Over the last twenty years the role of the telephone has been steadily reduced to that of an “interface” – for taking photos, bluetoothing business cards or connecting to an online service to find the nearest late night chemist. Sometimes people make phone calls. It is this rush to keep up with the latest augmentations of the mobile that has obscured the fact that the basic principle of person-to-person calling has still not reached its full potential after over 100 years. So in the first instance, social telephony is a historical project, returning to the handset, the voice, dialling and dialogue to re-imagine the phone call, to see where else it can go now that open source telephony allows us to build our own phone services.
Social telephony is thinking in terms of an “aesthetics of connectivity”, finding ways to build social networks between people that allow them to communicate in unexpected patterns and reveal different kinds of relationship. By taking advantage of the widespread use of phones we have developed arts projects that do not rely on unfamiliar computer systems and only require phone connectivity to take part. We have experimented with the use of auto-dialling to seek out potential participants, building the means of dissemination into the activity itself. We can allow people to pass content amongst themselves through their phones and across all national boundaries. By literally putting these abilities into the hands of our audience we have achieved more proactive forms of collaborative media.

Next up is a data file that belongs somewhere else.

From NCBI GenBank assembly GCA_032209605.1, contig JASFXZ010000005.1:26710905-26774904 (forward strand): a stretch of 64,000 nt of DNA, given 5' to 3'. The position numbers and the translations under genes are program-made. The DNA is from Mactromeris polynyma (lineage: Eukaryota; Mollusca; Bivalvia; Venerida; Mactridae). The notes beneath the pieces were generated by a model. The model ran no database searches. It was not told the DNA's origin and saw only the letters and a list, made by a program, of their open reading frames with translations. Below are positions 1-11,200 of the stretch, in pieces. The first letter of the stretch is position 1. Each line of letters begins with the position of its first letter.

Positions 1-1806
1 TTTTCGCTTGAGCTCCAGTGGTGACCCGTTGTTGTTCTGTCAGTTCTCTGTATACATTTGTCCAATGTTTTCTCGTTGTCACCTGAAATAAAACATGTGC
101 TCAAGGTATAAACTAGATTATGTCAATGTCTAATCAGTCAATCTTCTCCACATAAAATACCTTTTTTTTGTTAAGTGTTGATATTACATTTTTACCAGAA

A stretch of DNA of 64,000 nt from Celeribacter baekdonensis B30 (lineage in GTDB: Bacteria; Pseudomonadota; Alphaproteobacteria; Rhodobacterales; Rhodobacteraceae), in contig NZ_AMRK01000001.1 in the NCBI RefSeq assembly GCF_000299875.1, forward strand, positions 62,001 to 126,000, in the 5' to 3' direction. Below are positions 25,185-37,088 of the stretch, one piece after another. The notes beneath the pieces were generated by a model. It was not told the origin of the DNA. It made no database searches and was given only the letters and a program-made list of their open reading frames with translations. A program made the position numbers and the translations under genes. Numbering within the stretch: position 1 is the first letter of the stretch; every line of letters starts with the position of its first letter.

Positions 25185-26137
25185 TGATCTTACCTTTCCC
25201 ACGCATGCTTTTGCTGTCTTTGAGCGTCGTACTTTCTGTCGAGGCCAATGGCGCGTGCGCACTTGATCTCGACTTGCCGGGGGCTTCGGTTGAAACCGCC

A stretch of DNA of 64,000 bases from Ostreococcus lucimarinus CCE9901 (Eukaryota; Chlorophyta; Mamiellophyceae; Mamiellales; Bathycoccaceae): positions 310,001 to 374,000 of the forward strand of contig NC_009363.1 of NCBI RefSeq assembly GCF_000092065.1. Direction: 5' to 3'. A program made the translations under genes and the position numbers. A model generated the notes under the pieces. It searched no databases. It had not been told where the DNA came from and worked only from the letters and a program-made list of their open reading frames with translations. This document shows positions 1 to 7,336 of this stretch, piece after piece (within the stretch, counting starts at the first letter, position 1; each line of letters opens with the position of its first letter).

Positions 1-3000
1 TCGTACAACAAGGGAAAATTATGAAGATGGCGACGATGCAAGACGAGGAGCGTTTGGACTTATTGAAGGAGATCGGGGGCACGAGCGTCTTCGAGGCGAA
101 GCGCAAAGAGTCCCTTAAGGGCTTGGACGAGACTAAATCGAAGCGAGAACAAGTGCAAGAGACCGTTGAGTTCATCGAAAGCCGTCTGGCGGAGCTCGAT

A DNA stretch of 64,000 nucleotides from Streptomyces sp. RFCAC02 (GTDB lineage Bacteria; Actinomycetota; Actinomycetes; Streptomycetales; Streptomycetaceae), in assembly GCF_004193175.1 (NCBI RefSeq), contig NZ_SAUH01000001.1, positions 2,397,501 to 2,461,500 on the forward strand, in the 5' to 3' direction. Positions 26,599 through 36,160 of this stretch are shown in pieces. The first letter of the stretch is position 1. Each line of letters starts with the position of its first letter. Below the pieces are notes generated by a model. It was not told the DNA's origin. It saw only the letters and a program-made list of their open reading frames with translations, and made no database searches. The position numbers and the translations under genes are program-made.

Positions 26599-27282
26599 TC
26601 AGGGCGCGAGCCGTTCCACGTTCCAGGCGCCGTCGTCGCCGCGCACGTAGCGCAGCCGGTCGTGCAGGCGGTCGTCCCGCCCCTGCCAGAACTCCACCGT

This approach has also benefited from other kinds of connection. Our close collaboration with the Congolese community, especially Nostalgie Ya Mboka, has taught us that communication is not just about increasing the amount of information communicated. Their experience of exile from authoritarian regimes replaces a desire for quantity with a desire for channels, borderlessness and autonomy. The Coltan Wars, the most devastating yet least publicised conflict in the African continent, has shown us that an ordinary device such as a mobile phone connects us not only by wireless transmissions but also through a process of globalisation that includes historical currents, technological proliferation and the traffic of refugees.
How to make these myriad relationships tractable? Not to understand them as such, that is too naïve, but how to gain a purchase on them, a way into Congolese conversations, transnational trading routes and the Victorian inventions that spawned the modern global media empires. It was with this in mind that we developed the workshops and gallery based artworks, to bring into touch communities of migrants, young mobile phone users, critics and cultural audiences in spaces designed for more open ended reflection. This later work is designed not to communicate anything as such, but to reveal the shape of communication itself and a little about our place within it, so that when we perform something as simple as making a phone call we take part in a process that is continuing to shade its own particular cultural, historical and political outlines.
Harwood, Wright, Yokokoji